BT selects Ericsson as 5G partner for major UK cities
British telecommunications giant BT has selected Ericsson as an infrastructure partner for major UK cities including London, Edinburgh, Belfast and Cardiff.
The announcement of Ericsson as BT’s 5G Radio Access Network (RAN) provider builds on an earlier deal to provide other 5G Core infrastructure, with the result being Ericsson will manage 50% of BT’s 5G traffic.
In , Philip Jansen, CEO, BT, said: “Our customers deserve the best network and we are delivering. We’re the UK leader in 5G and are excited to be working with Ericsson as a key partner to maintain that market leadership. Through this deal, we will continue to drive the best mobile experiences for our customers. The lightning-fast speeds of 5G will help them to develop their businesses, stream a growing choice of content over our network, and stay in touch with colleagues and friends all over the world.”
The context is the UK’s decision to ban market leader Huawei from its 5G network. Spearheaded by about its allies using Chinese technology for critical infrastructure, a number of countries have decided to ban Huawei from 5G networking. The UK in January to allow Huawei technology into non “core” elements of its 5G network. In July, however, the UK reversed this decision, saying that all Huawei technology was to be removed by 2027 at the latest.
Börje Ekholm, President and CEO, Ericsson, says: “BT has a clear direction in how it wants to drive its 5G ambitions in the UK and we are delighted to be their partner in delivering that. Having already been selected to partner in 5G Core, we are pleased to strengthen the relationship further with this deal that will deliver high performance and secure 5G to their customers across the UK’s major cities. By deploying 5G in these key areas, we are yet again demonstrating our technology leadership in population-dense and high traffic locations.“
Ericsson and other western companies have accordingly been stepping up to fill the gap left by Huawei’s absence. , Ericsson delivered its first ever US-manufactured 5G base station to telecommunications giant Verizon.
The Talent War for Skilled Tech Workers
Post-pandemic, our biggest problem might be a lack of skilled tech talent. As companies move forward with their digital transformation plans, they aim to hire new staff and train their current employees. Out of 750 UK companies polled in a Studio Graphene digital report, 45% plan to hire new tech staff in the next 12 months and more than half (53%) intend to invest in training for their current workers.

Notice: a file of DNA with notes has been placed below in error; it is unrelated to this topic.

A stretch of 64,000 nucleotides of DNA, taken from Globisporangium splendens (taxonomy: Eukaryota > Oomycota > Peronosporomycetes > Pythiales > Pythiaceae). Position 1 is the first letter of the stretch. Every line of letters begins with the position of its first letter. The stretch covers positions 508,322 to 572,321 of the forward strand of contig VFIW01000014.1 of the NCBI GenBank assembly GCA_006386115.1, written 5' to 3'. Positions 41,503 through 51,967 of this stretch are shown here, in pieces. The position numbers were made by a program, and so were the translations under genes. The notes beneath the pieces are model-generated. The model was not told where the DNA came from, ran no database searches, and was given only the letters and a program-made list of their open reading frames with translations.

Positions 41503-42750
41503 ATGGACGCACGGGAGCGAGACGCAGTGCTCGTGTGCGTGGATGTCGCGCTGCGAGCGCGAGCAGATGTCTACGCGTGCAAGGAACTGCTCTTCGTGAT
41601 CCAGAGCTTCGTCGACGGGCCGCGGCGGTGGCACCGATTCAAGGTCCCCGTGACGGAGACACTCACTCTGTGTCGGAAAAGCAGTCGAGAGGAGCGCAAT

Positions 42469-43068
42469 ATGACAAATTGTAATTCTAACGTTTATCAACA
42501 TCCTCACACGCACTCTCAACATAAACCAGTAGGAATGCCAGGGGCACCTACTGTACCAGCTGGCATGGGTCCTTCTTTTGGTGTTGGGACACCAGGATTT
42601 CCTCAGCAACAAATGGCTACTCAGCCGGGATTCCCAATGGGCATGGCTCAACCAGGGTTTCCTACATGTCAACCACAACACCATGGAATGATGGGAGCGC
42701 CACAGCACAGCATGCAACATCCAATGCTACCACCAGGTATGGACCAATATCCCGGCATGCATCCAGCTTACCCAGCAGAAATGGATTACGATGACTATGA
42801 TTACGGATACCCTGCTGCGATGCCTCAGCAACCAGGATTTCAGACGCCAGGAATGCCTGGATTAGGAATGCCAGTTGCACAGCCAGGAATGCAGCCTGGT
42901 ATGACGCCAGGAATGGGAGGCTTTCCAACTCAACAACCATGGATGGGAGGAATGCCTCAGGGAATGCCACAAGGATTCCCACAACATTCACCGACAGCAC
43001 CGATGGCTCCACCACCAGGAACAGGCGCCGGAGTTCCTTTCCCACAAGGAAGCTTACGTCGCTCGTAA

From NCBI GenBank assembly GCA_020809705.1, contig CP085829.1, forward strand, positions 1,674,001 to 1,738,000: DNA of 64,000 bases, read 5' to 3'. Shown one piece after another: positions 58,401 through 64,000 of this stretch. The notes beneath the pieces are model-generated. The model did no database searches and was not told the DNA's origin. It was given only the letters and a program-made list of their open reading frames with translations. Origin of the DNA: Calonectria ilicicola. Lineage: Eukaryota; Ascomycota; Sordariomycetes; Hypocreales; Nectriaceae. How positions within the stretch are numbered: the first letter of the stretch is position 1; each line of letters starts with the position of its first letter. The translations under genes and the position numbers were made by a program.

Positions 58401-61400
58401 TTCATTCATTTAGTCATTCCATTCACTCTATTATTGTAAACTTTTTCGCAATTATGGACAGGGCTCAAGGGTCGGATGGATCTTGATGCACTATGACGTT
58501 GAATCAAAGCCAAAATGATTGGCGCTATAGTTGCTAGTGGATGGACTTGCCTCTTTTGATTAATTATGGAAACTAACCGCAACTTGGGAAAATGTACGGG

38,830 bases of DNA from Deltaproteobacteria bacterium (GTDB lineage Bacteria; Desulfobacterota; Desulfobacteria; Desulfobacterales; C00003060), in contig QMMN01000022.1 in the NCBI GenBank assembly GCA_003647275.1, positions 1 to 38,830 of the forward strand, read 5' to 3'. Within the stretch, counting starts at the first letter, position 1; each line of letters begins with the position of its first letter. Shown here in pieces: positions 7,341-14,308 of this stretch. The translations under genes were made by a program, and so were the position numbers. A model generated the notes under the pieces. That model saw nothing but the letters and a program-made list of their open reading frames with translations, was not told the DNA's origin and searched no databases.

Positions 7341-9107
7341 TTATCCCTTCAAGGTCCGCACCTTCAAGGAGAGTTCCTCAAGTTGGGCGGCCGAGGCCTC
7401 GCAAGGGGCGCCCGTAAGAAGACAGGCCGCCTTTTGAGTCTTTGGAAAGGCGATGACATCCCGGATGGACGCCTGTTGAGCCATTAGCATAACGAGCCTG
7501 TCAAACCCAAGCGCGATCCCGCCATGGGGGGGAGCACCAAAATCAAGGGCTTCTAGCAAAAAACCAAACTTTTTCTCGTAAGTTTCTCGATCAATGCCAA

Companies are realising that their survival now depends on a limited pool of qualified technology workers. Among the hardest-hit economies are those in Brazil, Indonesia, and Japan, but even the United States and the UK will experience the squeeze. “It’s pure supply and demand”, said Alan Guarino, a Korn Ferry vice-chairman. “Companies are paying more...but there’s still a shortage of high-skilled workers. Technology is the thread that runs across every aspect of business”.
Which Jobs Are In Demand?
According to a 2021 IT salary report by Robert Half Technology, the most in-demand tech jobs of the year include information security professionals, cloud architects, database administrators, systems analysts, and DevOps engineers, among others. But in those fields, it’s difficult to find hires with significant experience, multiple specialisations, and a high level of expertise. And multinationals such as Google, Apple, and IBM usually scoop them up.
Regardless of the exact role, companies need workers who can implement advanced security systems, target cloud and network vulnerabilities, document risk points and failures, and abide by new industry tech regulations. This will likely mean that companies start to take certifications like the ones pioneered by Google and Amazon, instead of insisting on four-year undergraduate degrees.
But even as coding boot camps and year-long certification programmes have ramped up to try to close the gap, smaller tech firms and startups struggle to compete with their bigger counterparts. Remote work doesn’t help matters. “Hire-from-anywhere policies will only heat up a tight candidate market”, said Ryan Sutton, a district president of technology staffing services at Robert Half. “Companies who were already having a hard time recruiting are no longer just working against local competitors, but potentially desirable companies across the country”.
How Can CIOs Solve the Crisis?
As governments try to do their part—Poland offers residency and potential citizenship to skilled tech workers, India offers broad IT, telecommunications, and cybersecurity programmes, and the Netherlands lets its foreign employees earn 30% tax-free income—company executives must take measures of their own.
Some CIOs have started looking to other countries to source expert talent. In the United States, where 80% of U.S. employers state that tech recruiting is a significant challenge, some firms are looking to Mexico, where 20% of college graduates have engineering degrees. As a result, tech companies such as Cisco and Intel have sourced labour from both the U.S. and Mexico.
To compete, here are some first steps:
- Invest in cybersecurity and cloud development training programmes
- Hire based on skills and expertise, not necessarily degrees
- Outsource to other countries with high percentages of skilled engineers and programmers
Overall, companies that broaden their search for talent and upskill their current employees will be best equipped for digital transformation. As Ritam Gandhi, founder and director of Studio Graphene, said: “Our research shows that, on the whole, UK businesses have adopted a long-term mindset [towards] technology and innovation”.